Endoplasmic Reticulum Stress
ER stress: The endoplasmic reticulum (ER) is the eukaryotic cellular organelle responsible for protein folding, maturation, quality control and trafficking of secretory and transmembrane proteins. Physiological or pathological processes that lead to the failure, overload or malfunction of ER may provoke a condition known as ‘ER stress’.
When the ER is stressed it is unable to cope with the load of proteins it has to fold and therefore unfolded proteins accumulate triggering an adaptive response called the “Unfolded Protein Response” (UPR).
The UPR activates a series of molecular pathways that attempt to clear the unfolded proteins and increase the capacity of the ER to fold proteins. ER stress is known to play a key role in human diseases including cancer, neurodegenerative and cardiovascular diseases, inflammation, diabetes and obesity, and can negatively impact therapeutic outcome. All of these diseases are of growing prevalence in the Western world and, as such, are very relevant to the future health of the European population.
Unfolded Protein Response
The Unfolded Protein Response (UPR) is an adaptive response triggered by the accumulation of unfolded proteins in the ER.
The UPR aims to resolve the stress through a multi-pronged approach by expanding the cellular protein-folding apparatus, decreasing the load of newly synthesized proteins, enhancing the clearance of unfolded proteins from the ER by a process termed ER-associated degradation (ERAD), and by inducing autophagy. However, when ER stress cannot be resolved, cell death ensues.
The molecular mechanisms involved in transition of the UPR from a protective to a death response are incompletely understood, but are fundamental to developing strategies to limit or avoid the pathological consequences of ER stress. Therefore understanding and exploiting the ER stress response has the potential to allow us to tackle many ER stress-associated diseases.
ER stress and the UPR
Conditions such as hypoxia, elevated levels of fatty acids or cholesterol, oxidative stress, variant proteins, high or low glucose levels, and inflammatory cytokines induce ER stress and activation of the UPR.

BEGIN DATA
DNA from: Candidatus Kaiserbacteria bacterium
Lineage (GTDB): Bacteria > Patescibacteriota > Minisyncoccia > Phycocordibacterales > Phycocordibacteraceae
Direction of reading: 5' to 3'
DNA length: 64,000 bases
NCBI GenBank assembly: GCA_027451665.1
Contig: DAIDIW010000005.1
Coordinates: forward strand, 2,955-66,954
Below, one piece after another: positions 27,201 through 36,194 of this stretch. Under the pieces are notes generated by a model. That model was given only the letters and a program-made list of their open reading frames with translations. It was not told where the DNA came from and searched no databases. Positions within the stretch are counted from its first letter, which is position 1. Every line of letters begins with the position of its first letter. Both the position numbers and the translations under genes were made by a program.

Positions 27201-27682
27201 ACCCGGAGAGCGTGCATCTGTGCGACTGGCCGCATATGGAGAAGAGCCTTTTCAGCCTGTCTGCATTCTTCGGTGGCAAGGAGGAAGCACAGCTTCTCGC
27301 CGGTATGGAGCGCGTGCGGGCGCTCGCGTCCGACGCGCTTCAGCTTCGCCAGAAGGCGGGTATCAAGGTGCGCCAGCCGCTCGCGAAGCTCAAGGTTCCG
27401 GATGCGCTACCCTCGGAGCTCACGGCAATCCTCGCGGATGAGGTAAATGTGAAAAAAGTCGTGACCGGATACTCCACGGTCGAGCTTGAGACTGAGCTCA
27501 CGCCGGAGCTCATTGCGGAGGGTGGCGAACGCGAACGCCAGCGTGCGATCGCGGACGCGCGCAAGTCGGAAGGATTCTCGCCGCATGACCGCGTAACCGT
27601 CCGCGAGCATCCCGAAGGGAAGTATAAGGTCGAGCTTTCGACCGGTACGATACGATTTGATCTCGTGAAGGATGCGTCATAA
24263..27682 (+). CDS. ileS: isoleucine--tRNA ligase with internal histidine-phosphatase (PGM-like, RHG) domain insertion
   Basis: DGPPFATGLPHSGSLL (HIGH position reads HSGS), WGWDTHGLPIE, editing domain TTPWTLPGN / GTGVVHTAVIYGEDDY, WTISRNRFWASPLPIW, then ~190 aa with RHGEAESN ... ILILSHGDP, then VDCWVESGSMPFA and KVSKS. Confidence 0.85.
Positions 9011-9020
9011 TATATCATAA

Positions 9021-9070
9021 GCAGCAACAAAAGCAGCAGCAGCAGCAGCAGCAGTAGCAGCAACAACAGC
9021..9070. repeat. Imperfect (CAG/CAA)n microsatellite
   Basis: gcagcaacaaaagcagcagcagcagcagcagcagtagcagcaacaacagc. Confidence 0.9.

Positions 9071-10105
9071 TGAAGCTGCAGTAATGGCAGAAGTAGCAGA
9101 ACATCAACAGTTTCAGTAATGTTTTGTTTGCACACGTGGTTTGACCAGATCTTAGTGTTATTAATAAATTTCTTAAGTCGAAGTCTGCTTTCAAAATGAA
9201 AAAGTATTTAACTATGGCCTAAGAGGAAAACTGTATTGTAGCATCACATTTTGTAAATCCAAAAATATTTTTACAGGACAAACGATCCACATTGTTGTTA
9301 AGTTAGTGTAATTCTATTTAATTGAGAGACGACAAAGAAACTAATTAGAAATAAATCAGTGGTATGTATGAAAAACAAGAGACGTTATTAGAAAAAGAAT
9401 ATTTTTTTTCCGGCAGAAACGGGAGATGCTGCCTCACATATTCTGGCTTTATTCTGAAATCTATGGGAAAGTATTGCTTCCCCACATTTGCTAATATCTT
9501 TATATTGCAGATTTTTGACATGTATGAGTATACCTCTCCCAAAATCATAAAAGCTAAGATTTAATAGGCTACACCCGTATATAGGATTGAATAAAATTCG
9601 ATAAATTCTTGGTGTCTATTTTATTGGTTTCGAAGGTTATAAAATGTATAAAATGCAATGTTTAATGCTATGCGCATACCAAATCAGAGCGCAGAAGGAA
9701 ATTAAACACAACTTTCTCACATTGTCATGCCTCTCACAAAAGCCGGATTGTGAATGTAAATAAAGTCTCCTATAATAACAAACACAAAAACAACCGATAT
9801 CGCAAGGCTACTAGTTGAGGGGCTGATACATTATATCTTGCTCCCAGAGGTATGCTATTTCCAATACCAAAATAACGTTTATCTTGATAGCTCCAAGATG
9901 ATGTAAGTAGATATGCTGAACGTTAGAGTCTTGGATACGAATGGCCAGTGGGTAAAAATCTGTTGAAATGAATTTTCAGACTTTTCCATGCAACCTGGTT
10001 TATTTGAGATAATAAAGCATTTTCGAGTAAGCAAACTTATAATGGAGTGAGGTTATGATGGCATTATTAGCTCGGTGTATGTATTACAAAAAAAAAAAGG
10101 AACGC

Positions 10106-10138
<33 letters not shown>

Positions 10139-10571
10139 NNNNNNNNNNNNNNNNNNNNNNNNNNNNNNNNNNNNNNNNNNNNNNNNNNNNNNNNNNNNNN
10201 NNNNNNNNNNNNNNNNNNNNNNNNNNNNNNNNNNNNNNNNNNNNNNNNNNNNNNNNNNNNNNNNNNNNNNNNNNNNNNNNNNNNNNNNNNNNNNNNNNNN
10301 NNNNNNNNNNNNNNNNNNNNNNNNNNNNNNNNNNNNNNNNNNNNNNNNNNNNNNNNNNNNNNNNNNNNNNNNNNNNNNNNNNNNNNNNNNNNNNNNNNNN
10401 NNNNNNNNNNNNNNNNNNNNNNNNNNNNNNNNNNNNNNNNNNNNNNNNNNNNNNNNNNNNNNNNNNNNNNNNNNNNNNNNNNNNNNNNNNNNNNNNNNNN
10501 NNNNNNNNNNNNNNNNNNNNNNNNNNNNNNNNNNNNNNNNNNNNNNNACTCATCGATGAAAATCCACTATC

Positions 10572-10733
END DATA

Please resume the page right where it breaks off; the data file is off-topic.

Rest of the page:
Despite the complexity in the signalling pathways activated during the response to ER stress, ultimately they all converge to modulate a core set of central signalling hubs which govern ER stress responses. In mammals, the major ER stress-sensing hubs are three ER transmembrane proteins (Fig. 1): PERK (PKR-like ER kinase), IRE1 (ERN1, endoplasmic reticulum-to-nucleus signalling 1) and ATF6 (activating transcription factor 6).
These proteins are maintained in an inactive state through interaction of their ER-lumenal domains with the ER chaperone GRP78. Upon accumulation of unfolded proteins in the ER lumen, GRP78 dissociates from these molecules, leading to their activation and initiation of the UPR. IRE1 is an ER transmembrane protein whose cytoplasmic part possess both kinase and endonuclease activity.
IRE1 is a core component of a large protein complex, termed the UPRosome, which plays an important role in modulating UPR signalling outputs. Accumulation of unfolded proteins in the ER activates IRE1. The endoribonuclease activity of IRE1 can (1) unconventionally splice Xbp1 mRNA to produce a potent transcription factor (XBP1s) that mediates cytoprotection during ER stress, and (2) degrade specific mRNAs through an activity termed Regulated IRE1-Dependent mRNA Decay (RIDD)
Low levels of RIDD that occur during transient weak ER stress may help restore ER homeostasis by controlling the amount of mRNA to be translated into protein, however during persistent, high intensity ER stress RIDD is thought to induce cell death, possibly by reducing levels of critical pro-survival proteins. PERK is an ER transmembrane serine/threonine protein kinase that, when activated, phosphorylates eukaryotic initiation factor 2α (eIF2α) to inhibit the initiation of mRNA translation thus reducing the demand on the protein folding machinery.
Paradoxically, eIF2α phosphorylation promotes translation of the transcription factor ATF4 which induces the pro-apoptotic transcription factor, CHOP. ATF4 also mediates transcriptional induction of autophagy genes. ATF6 is an ER-localised transcription factor. Upon ER stress it translocates to the Golgi, where it is processed by site 1 and site 2 proteases (S1P, S2P) to render it active. It then translocates to the nucleus to induce UPR gene expression.